• HB 1015 Vasut (St Affairs) – prohibition on receipt of state COVID-19 money by businesses that require employees, customers, vendors, or contractors to get COVID-19 vaccinations.
  • HB 1032 Noble (St Affairs) – prohibits discrimination against those refusing COVID-19 vaccinations by employers, schools, and a wide range of service providers.
  • SB 29 Birdwell (St Affairs) – Prohibits governmental vaccine mandates, lockdowns, or mask mandates for COVID-19.
  • SB 308 Hall (St Affairs) – a comprehensive prohibition of discrimination by employers, schools, and other service providers from discriminating against those who refuse COVID-19 vaccination.
  • SB 426 (HHS) Paxton – Prohibits Texas bureaucracies from interfering with doctors prescribing off-label medicines to address COVID-19.
  • SB 1026 Kolkhorst (St Affairs) – a comprehensive prohibition of discrimination by employers, schools, and other service providers from discriminating against those who refuse COVID-19 vaccination. Includes the Texas judiciary in its prohibitions.


Bills Relating to Practice of Medicine and Patient Rights

  • HB 189 Toth (Pub Health) – Tweaks law about hospital visitation.
  • SB 297 Hall (HHS) – Hospital Patients’ Rights – stops hospitals from never again prohibiting doctors from prescribing the drugs of choice to patients, restricted visitation of one person at a time, interfere with the care a doctor prescribes or with informed consent, bullying or shaming patients, or refusing requests within the capacity of the hospital of the patient or their surrogate.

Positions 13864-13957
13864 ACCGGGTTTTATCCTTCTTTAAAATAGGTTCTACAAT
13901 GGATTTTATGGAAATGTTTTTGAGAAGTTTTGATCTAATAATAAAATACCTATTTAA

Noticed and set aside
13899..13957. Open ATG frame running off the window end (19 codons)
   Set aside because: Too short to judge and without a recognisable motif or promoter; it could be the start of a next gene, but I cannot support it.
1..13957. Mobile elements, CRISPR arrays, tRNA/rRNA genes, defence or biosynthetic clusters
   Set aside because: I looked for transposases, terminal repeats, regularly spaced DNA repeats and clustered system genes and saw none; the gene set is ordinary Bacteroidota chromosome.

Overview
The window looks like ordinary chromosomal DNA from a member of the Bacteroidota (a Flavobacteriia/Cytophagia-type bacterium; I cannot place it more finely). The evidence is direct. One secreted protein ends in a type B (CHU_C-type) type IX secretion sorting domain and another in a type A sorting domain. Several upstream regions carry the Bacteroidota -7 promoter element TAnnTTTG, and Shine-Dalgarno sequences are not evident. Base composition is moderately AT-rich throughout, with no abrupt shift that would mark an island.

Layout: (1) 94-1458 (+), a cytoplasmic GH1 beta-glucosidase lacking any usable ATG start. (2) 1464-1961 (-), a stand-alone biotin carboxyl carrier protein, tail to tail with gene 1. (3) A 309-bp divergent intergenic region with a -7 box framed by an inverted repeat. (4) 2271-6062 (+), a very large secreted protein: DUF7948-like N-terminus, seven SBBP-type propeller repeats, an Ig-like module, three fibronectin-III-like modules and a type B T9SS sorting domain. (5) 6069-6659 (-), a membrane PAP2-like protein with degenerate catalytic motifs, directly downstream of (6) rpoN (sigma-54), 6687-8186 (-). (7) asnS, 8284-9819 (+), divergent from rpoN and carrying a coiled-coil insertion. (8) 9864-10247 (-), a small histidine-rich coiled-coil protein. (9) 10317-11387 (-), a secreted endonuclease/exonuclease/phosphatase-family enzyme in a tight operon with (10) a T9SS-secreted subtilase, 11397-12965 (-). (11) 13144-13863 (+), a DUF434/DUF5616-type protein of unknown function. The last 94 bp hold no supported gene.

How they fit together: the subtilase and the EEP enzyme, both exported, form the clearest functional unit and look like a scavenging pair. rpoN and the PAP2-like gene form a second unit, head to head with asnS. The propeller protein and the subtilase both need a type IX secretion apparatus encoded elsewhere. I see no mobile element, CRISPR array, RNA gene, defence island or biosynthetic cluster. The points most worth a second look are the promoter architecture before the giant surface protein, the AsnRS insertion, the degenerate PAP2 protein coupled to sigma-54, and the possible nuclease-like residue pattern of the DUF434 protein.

• SB 299 Hall (HHS) – Hospitals must allow care by physician of choice even if physician is not a member of the hospital’s staff, but hospital not liable for damages resulting from treatment provided by the visiting physician.
  • SB 301 Hall (HHS) – Texas Medical Board prohibited from disciplinary action against physicians who prescribe ivermectin or hydroxychloroquine and pharmacists are prohibited from disputing or otherwise providing medical advise on the safety of those drugs. Pharmacists are shielded from liability for dispensing the drugs.
  • SB 306 Hall (HHS) – Beefs up due process for those being ordered to isolation or quarantine.
  • SB 666 Hall (HHS) – Requires standing and prohibits anonymous complaints in the Texas Medical Board disciplinary process and beefs up due process in the disciplinary process.
  • SB 514 Hall (HHS) – Voids/dismisses disciplinary actions by the Texas Medical Board against doctors who used their own judgment to prescribe off label drugs, refusing to wear masks, or speaking out against mask mandates. This is a COVID-19 specific bill that is needed to address the wrongs perpetrated by the establishment against heroic front-line health-care providers.
  • HB 1313 Burrows (Pub Health) / SB 403 Springer (HHS) – Requires the Texas Department of Health and Human Services to conduct a study “to assess the full and complete adverse reactions, including death, and effectiveness of each type of vaccine used in Texas to defend the human body against “COVID-19”” due by January 1, 2024.